The Elements Of Symbolism In A Very Old Man With Enormous Wings
Gabriel García Márquez was known for the way he would create vast woven plots and tightly knit narratives within his works. His world is mostly that of provincial Colombia, where medieval and modern practices and beliefs clash both comically and tragically (Echevarría). In A Very Old Man with Enormous Wings”, there are several different themes that can be taken from the story. Márquez made the theme of cruelty and compassion coexisting through the actions of Elisenda, Pelayo, and the old man and the theme of patience evident through the actions of the old man.
Pelayo and Elisenda were starting their day killing crabs because it had been raining for several days. They thought the stench of the crabs were causing their child to be sick. It is then as Pelayo was crossing his courtyard that he discovers the old man. All that Pelayo knows is that the man has very large wings, is apparently senile, speaks an unintelligible language, disoriented, and homeless. Pelayo and Elisenda make comments and consult a neighbor that tells the reader what they believe, the old man is an angel. It is their first thoughts of what to do with the old man that start to show the theme of cruelty and compassion coexisting.
The theme of cruelty and compassion is established right away with the narrator’s description of how Pelayo, Elisenda, and the town first handle their interaction with the angel. Against the judgment of the wise neighbor woman, for whom angels in those times were the fugitive survivors of a celestial conspiracy, they did not have the heart to club him to death (Márquez 273). They felt magnanimous and decided to put the angel on a raft with fresh water and provisions for three days and leave him to his fate on the high seas (Márquez 273). When they went out into the courtyard with the first light of dawn, they found the whole neighborhood in front of the chicken coop having fun with the angel, without the slightest reverence, tossing him things to eat through the openings in the wire as if he weren’t a supernatural creature but a circus animal (Márquez 273).
Pelayo and Elisenda are given many opportunities to lean more to the side of compassion, letting the old man go and be on his way. Instead of leaning more to compassion they go deeper into the realm of cruelty and even into greed. Elisenda, her spine all twisted from sweeping up so much marketplace trash, then got the idea of fencing in the yard and charging five cents admission to see the angel (Márquez 274). The town and surrounding area did nothing to help the old man but yet even made the cruelty and greed even worse. The most unfortunate invalids on earth came in search of health: a poor woman who since childhood had been counting her heartbeats and had run out of numbers; a Portuguese man who couldn’t sleep because the noise of the stars disturbed him; a sleepwalker who got up at night to undo the things he had done while awake; and many others with less serious ailments (Márquez 274).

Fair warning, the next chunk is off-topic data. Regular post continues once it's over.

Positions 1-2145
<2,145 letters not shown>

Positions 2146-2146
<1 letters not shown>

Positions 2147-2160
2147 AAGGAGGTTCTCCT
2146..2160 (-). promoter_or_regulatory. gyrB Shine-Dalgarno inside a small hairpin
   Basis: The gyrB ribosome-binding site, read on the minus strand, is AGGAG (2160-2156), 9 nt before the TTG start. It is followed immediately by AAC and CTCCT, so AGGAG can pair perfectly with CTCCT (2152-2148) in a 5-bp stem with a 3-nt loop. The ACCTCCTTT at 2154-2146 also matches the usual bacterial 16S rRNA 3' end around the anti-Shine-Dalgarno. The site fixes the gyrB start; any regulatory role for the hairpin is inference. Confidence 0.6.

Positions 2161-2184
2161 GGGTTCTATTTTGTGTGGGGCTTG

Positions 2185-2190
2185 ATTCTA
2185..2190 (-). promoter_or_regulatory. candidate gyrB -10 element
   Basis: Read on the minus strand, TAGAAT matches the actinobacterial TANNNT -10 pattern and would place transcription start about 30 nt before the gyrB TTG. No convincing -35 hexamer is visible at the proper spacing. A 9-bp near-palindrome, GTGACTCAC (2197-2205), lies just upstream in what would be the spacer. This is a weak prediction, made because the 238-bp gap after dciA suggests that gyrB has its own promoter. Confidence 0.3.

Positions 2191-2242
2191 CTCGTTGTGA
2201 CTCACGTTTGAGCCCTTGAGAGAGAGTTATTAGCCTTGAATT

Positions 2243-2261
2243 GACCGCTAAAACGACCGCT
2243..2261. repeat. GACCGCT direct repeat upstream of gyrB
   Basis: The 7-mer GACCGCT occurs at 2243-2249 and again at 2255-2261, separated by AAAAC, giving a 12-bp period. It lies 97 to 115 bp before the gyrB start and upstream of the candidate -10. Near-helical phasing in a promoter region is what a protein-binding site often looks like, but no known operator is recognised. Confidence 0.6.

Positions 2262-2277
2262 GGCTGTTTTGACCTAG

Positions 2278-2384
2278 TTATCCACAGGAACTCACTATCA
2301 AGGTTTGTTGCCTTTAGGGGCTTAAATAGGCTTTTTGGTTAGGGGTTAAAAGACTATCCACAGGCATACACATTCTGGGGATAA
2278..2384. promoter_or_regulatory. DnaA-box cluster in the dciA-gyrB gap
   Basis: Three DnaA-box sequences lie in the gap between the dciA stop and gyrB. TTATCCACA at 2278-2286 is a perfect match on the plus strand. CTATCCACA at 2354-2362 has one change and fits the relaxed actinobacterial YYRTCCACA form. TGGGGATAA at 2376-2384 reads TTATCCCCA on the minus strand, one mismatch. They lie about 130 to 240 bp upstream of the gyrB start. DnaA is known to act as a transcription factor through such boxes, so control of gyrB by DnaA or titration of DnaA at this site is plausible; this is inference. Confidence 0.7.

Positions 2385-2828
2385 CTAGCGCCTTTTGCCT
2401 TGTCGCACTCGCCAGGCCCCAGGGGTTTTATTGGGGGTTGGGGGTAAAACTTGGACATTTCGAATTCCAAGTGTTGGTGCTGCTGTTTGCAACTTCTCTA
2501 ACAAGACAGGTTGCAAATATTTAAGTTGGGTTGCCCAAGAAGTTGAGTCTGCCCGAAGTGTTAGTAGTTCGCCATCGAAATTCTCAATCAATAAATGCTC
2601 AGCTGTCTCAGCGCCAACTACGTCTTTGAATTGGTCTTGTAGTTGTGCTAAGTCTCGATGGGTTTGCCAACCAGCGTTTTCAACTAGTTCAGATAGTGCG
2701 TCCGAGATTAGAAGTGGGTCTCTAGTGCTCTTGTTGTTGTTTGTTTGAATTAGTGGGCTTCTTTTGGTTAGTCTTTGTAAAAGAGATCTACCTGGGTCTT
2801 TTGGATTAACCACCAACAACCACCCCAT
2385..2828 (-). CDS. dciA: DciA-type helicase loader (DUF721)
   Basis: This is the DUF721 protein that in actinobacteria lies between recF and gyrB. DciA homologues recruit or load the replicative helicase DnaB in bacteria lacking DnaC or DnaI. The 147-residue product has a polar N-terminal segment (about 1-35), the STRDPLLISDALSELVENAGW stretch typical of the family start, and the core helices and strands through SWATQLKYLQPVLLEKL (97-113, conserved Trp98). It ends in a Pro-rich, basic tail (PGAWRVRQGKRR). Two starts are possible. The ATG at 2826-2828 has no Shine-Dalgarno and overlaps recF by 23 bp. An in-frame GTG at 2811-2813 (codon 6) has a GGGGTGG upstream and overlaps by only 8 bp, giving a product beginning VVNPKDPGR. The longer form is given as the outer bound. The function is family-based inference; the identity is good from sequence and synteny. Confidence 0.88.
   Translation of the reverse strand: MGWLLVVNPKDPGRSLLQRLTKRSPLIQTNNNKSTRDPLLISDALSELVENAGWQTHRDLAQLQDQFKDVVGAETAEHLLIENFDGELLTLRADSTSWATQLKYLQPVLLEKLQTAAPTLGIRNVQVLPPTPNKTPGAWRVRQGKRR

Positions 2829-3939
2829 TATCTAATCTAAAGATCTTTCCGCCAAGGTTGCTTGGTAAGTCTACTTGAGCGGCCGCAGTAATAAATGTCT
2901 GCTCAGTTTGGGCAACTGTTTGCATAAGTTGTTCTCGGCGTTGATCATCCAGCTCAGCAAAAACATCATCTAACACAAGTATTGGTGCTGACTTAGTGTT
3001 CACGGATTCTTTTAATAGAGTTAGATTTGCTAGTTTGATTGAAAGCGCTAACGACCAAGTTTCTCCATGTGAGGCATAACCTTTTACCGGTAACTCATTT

Even through all of this, Márquez shows the elements of compassion and patience more relevant within the old man. The angel was the only one who took no part in his own act (Márquez 274). Especially during the first days, when the hens pecked at him, searching for the stellar parasites that proliferated in his wings, and the cripples pulled out feathers to touch their defective parts with, and even the most merciful threw stones at him, trying to get him to rise so they could see him standing (Márquez 274). Even after all of this, the old man did nothing but sits there and let the people do what they wanted to him. The reader can discover that he could only feel compassion for them and they knew not what they do. His only supernatural virtue seemed to be patience (Márquez 274). It was through his patience that the reader can see that the old man was rewarded and that even Pelayo and Elisenda found their compassion. Pelayo threw a blanket over him and extended him the charity of letting him sleep in the shed, and only then did they notice that he had a temperature at night, and was delirious with the tongue twisters of an Old Norwegian (Márquez 276). Elisenda let out a sigh of relief, for herself and for him, when she saw him pass over the last houses, holding himself up in some way with the risky flapping of a senile vulture (Márquez 276).
To me, this story has shown me that compassion and cruelty can be shown in many different ways. It is very easy for both to be present as you are cruel to a person, they show you compassion for your cruelty. If an old man with wings can show so much patience and compassion after what he was put through by the people in the village, I can take the time to do the same to the people around me. I also learned that with the compassion and patience you give, there could be an award for you in the end. “A Very Old Man with Enormous Wings” is a great example of how cruelty and compassion can coexist within a group of people.
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